Cinema of Haiti


Cinema of Haiti

The historiography of Haitian cinema is very limited. It consists only one double issue of the journal of the French Institute of Haiti "Conjonction", released in 1983, devoted to film, a book by Arnold Antonin, published during the same year, entitled "Matériel pour une préhistoire du cinéma haïtien" ("Material for a prehistory of cinema Haiti"), and an article by the same author in the 1981 book Cinéma de l’Amérique latine (Cinema of Latin America) by Guy Hennebel and Alfonso Gumucio Dagrón.

Cinema appeared in Haiti at almost the same time as in other countries. On December 14, 1899, Joseph Filippi, a representative of the Lumiere cinema, made the first public screening at the Petit Séminaire while visiting the island. The next day he filmed a fire in Port-au-Prince.

There are many films from the period of U.S. occupation (1915-1934) in the Library of Congress; these depict Marines and official ceremonies.

Other early movies filmed in Haiti, depicting health care, agriculture, and scenes of social life (particularly carnaval) may be found in the Library of Congress and the Pathé-Ciné Library.

The first continuous film showings, after the visit of the Lumière brothers' representative, took place starting in 1907 at the Petionville Grand Hotel, and then starting in 1914 at the Parisiana located in Port-au-Prince's Champ de Mars. The Parisian was the first major cinema and theater (500 seats) which existed in the country.

In 1933, the Eden Cinema opened in Cap-Haïtien. The Paramount in Port-au-Prince opened the following year, and the Rex Theater in 1935.

The radio pioneer Ricardo Widmaïer was also a pioneer of cinema. In the early 1950s, he made newsreels that were filmed at the Paramount Cinema. In his laboratory in Port-au-Prince, he developed his 16 mm films in black and white and in color. He produced the film Moi, je suis belle with Edouard Guilbaud. Jean Dominique, the screenwriter, also lent his voice to the narration. The sound was done by Herby Widmaier who was then only 15 years old.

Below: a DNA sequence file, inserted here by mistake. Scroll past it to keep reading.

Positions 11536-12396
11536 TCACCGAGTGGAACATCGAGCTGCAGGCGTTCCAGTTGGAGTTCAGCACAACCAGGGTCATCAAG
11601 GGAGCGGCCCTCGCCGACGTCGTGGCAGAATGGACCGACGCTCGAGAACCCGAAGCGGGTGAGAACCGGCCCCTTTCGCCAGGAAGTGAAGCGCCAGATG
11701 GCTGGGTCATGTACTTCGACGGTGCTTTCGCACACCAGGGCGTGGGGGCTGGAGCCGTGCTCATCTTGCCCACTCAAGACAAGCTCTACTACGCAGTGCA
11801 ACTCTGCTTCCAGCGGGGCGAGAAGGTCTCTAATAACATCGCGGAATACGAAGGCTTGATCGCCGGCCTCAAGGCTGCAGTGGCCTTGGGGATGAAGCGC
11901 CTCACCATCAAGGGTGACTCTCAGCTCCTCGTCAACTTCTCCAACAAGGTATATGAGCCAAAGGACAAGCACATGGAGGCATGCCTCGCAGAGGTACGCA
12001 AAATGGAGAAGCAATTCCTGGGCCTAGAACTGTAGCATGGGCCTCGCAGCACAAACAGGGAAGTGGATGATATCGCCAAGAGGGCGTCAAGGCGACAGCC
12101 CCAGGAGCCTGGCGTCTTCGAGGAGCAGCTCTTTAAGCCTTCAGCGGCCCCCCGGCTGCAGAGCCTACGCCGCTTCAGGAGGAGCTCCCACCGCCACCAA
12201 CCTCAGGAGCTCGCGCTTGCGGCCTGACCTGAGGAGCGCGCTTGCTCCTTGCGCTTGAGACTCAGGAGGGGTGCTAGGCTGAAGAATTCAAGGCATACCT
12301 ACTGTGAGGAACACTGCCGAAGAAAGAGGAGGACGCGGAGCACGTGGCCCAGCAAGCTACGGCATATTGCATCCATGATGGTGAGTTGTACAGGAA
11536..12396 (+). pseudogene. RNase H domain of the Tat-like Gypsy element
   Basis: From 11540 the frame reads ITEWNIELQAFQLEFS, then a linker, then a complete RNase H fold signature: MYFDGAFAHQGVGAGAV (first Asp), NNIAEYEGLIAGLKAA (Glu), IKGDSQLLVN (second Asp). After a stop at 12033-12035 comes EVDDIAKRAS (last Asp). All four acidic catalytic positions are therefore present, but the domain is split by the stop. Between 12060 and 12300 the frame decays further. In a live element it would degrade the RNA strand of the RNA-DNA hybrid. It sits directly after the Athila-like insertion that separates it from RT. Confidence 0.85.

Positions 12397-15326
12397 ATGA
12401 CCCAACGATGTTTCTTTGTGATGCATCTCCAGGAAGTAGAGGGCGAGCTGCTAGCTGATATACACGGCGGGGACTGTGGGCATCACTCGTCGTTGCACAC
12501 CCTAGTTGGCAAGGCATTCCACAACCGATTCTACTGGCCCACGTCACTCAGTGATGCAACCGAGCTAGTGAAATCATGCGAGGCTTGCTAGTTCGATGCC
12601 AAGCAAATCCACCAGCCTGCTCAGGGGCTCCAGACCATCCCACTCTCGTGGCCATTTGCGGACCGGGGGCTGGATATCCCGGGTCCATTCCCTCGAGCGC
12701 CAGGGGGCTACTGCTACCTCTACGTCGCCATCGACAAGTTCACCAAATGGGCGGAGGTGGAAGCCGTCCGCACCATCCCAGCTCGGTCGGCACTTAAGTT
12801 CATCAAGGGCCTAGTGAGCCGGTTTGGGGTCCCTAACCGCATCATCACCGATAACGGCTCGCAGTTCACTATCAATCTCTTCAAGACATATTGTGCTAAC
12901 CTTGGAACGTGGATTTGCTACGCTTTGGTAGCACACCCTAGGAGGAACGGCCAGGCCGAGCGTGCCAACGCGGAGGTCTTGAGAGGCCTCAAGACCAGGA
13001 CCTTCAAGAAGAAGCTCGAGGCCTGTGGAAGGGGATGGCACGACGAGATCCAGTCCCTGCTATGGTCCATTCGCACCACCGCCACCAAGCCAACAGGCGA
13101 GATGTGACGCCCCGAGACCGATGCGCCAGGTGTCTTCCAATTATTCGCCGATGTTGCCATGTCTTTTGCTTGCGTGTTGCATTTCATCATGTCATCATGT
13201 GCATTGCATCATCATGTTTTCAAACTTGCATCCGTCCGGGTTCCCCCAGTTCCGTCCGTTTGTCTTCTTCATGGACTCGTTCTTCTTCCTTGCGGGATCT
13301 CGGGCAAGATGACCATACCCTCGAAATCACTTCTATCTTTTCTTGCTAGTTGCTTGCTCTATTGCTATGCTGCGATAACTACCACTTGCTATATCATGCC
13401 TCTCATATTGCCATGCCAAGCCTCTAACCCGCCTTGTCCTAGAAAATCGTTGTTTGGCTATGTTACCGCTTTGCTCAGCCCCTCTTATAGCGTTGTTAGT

Although there is no systematic research and therefore no accurate information on this subject, several variety films were made before the François Duvalier's ascendance in 1957. Emmanuel and Edouard Guilbaud made many films on political events and athletes, often under the direction of Ricardo Widmaier.

Contents

The films seen by Haitians

Though local film production is practically nonexistent, Haitians still go to the movies. In the 1960s, viewers had the choice of films produced by Italian and French directors. Over time, however, and despite occasional shows by the French Institute, Hollywood cinema has gradually taken over Haitian movie screens. Throughout the Duvalier regime, strict surveillance was exercised over films, lest they convey revolutionary ideas. For example, Luis Buñuel's La fièvre monte à El Pao (Fever mounts in El Pao) was quickly removed from cinemas. At that time, westerns and films inspired by Chinese martial arts were the most frequent choices available to the public.

In the 1980s, the Maxence Elisée group appeared in the Haitian film market. This corporation has allowed the Caribbean Haitian public access to popular films made in France and French versions of American films.

Today, this group (now Leisure Ltd) dominates the distribution and exhibition of cinema and Haiti has the most theaters in the country, including the three largest, the Imperial (5 screens), the Capitol (4 screens), the Rex Theater, and the Paramount.


Haitian films

Local films

During the Duvalier dictatorship, there was little film production within the country. This was largely caused by the country's extreme poverty and the technological and financial constraints of film production.